Why was employment cut by so much in 2008-09? Again, as in 2000-02, profits collapsed and the stock market fell by half. Beyond that was the psychological trauma of the crisis; fear was evident in risk spreads on junk bonds, and the market for many types of securities dried up. Firms naturally feared for their own survival and tossed many workers overboard.
3 million missing jobs due to altered management response to recession
Figure 3 provides the results of a simple experiment regarding the loss of jobs.
Labour-market responses to business-cycle shortfalls were quite different when estimated with regressions over the 1954-1986 (“early”) and 1986-2011 (“late”) sample periods.
Responses of employment and other labour market variables were much larger in the “late” period (as predicted by the disposable worker hypothesis).
Given the decline in the output gap, simulated employment fell short by 9.82 million with the “late” dynamic adjustment behaviour, quite close to the 10.39 million actual shortfall. Yet with the “early” coefficients employment fell by a substantial but significantly smaller total of 6.72 million.
Figure 3. Actual vs hypothetical and dynamic simulation employment, 2007:Q4-2011:Q2
Thus labour’s weakened bargaining situation with changes in management behaviour toward greater emphasis on cost-cutting in recessions accounts for roughly 3 million lost jobs in the current jobless recovery. The other 6.72 million would have been lost even with the earlier responses because the output gap was so large.
Why is aggregate demand so weak? The ‘double hangover’ explanation
This explains the outsized job cuts that came in response to the recession. But we are still left with the question of explaining why the output gap is still so negative 2 years after the NBER business-cycle trough (June 2009).
America’s double hangover goes back to the consumption binge that accompanied the 2000-06 housing bubble.
The residential construction industry was building houses at a pace much higher than the underlying rate of household formation.
Housing demand was boosted by speculators who bought new condominiums hoping to “flip” them for easy profits and by mortgage brokers who were out combing the weeds for low-income families to whom they could peddle dangerous adjustable-rate interest-only mortgages.
Consumption of all types, particularly of durable goods like autos and appliances and services like nail salons and child tutoring, grew faster than income, implying an ever-declining personal saving rate.
Households could use not only their own income to buy consumer goods and services but could finance expenditures in excess of income through second mortgages and refinancing that allowed them to drain cash from their appreciating residences.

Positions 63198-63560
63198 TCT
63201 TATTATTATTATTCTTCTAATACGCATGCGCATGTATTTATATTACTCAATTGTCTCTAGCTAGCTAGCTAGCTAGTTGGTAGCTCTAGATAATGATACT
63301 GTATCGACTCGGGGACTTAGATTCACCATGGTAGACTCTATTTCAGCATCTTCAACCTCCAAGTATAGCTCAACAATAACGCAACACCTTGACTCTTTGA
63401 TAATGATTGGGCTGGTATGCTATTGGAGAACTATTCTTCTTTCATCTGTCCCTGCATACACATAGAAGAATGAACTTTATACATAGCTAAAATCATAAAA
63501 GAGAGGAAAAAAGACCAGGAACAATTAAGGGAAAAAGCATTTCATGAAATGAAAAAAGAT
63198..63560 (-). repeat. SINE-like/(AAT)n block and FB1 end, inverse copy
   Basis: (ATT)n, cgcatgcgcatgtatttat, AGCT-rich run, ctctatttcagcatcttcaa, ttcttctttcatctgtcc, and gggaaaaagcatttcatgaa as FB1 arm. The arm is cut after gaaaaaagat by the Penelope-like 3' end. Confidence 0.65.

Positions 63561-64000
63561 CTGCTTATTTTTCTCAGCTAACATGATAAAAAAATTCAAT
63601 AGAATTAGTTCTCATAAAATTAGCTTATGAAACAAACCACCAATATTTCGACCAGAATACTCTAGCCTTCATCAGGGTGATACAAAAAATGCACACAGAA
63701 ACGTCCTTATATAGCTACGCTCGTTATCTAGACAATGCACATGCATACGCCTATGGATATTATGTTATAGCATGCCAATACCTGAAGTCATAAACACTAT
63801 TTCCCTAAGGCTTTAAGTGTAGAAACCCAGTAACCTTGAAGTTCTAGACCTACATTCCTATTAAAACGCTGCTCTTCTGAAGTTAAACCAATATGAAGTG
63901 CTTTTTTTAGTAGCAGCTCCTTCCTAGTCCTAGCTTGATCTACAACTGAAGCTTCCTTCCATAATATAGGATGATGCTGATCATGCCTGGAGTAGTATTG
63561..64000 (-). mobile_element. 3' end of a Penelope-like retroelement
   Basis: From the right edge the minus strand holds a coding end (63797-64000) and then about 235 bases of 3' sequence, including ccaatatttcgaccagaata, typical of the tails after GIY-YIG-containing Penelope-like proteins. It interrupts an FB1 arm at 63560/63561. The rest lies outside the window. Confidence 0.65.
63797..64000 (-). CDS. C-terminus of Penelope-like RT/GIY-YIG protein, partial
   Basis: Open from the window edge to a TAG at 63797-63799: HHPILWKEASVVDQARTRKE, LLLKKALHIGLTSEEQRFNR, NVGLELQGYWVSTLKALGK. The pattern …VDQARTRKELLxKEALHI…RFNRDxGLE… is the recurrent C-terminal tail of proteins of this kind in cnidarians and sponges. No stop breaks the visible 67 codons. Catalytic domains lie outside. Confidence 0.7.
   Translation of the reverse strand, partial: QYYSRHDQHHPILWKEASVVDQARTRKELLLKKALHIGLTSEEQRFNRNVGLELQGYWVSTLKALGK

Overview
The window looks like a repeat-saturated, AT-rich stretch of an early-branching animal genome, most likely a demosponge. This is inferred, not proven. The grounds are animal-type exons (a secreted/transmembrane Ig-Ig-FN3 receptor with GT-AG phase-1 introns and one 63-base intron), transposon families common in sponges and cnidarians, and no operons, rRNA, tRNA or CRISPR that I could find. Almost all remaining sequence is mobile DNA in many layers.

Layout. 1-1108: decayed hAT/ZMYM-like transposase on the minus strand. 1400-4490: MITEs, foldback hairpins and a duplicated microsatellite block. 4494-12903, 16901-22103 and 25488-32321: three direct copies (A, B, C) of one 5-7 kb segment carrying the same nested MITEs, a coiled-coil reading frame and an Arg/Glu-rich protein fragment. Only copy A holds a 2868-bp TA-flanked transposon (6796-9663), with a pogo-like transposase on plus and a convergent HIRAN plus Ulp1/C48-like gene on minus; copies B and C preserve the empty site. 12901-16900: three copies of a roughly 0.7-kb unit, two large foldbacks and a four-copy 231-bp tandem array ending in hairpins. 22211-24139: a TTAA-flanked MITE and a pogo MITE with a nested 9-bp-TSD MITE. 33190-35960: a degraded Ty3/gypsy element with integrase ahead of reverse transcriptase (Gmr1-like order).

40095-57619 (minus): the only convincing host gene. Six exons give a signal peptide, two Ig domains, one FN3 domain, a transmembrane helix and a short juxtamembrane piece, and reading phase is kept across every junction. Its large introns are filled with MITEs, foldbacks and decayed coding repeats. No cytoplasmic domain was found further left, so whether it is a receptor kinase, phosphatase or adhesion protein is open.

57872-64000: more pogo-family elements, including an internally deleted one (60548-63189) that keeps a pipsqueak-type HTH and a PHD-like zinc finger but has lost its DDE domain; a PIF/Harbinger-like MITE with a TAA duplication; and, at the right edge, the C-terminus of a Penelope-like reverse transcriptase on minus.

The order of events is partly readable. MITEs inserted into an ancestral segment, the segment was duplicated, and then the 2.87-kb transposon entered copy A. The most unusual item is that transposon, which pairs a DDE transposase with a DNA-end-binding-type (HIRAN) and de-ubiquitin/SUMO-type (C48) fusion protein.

Once the bubble burst and house prices began to tumble, the ‘double hangover’ began.
The first hangover was the excess supply of housing.
This led to a glut of unsold houses and condos that put continuous downward pressure on home prices. Foreclosures added to the glut; each foreclosure raises the supply of vacant housing units by one unit while increasing the demand for housing units by zero, because the foreclosed family has by definition defaulted on its mortgage and cannot obtain credit for several years into the future. Many homeowners avoided foreclosure but were “underwater,” with houses now worth less than the face value of the mortgage and thus faced the hapless choice of draining resources to pay the mortgages or defaulting, with the consequence of a ruined credit rating.
The second hangover was the impact of excessive indebtedness.
Just as consumption could exceed income as debts were being run up, so the second hangover required consumption to be below income while debts were paid off. The ratio of total household indebtedness to personal disposable income rose from 90% in 1995 to 133% in 2007 and has since fallen just to 120%. Year after year of saving and underconsumption will continue as households continue to pay off debts.
Just as hangovers have negative impacts on family members and job performance, so the double hangover of the slump in residential housing investment and in personal consumption expenditures has spilled over to other components of GDP. Nonresidential investment was hit as firms supplying consumers and home builders reduced their need for new computers, machinery, factories, office buildings, and hotels. State and local governments, by law required to balance their current budgets, began to lay off school teachers and other employees.
Dissecting the shortfall of aggregate demand
We now turn to the “shortfall” of each component of aggregate demand.
The shortfall is defined relative to the previous business-cycle peak in 2007:Q4, so if the ratio of a component of spending to potential GDP has declined by 3.0% between 2007:Q4 and 2011:Q2, we describe its shortfall as 3.0%.
The sum of all these shortfalls adds up to the -9.2% output gap.
Figure 4 illustrates the gap shortfall relative to normal for total GDP and its four major spending components. The total gap shortfall is shown by the black line and is divided into the shortfall of consumption (red), investment (blue), government spending (purple), and net exports (green).
Consumption and investment are roughly tied in their contribution at about -5% of potential GDP,
Government makes a small negative contribution; and
Net exports make a substantial positive contribution.
Notice that in 2000 and again in 2005-07 the total gap was positive rather than negative, and this was mainly attributable to a positive gap for equipment investment in 2000 and housing investment in 2005-07.
Four graphs in the addendum (see Figures 5a-5d below) show the subcomponents of the four main types of spending. The surprising result that by far the biggest part of the consumption shortfall is provided by services, which has more than twice the shortfall of durable goods. Over the past two quarters the consumer-services shortfall has become even larger. The services and durables gaps were positive for the entire period between 2000 and 2006, indicating that easy credit and cash-out refinancing were used for consumer services, not just to finance consumer durables.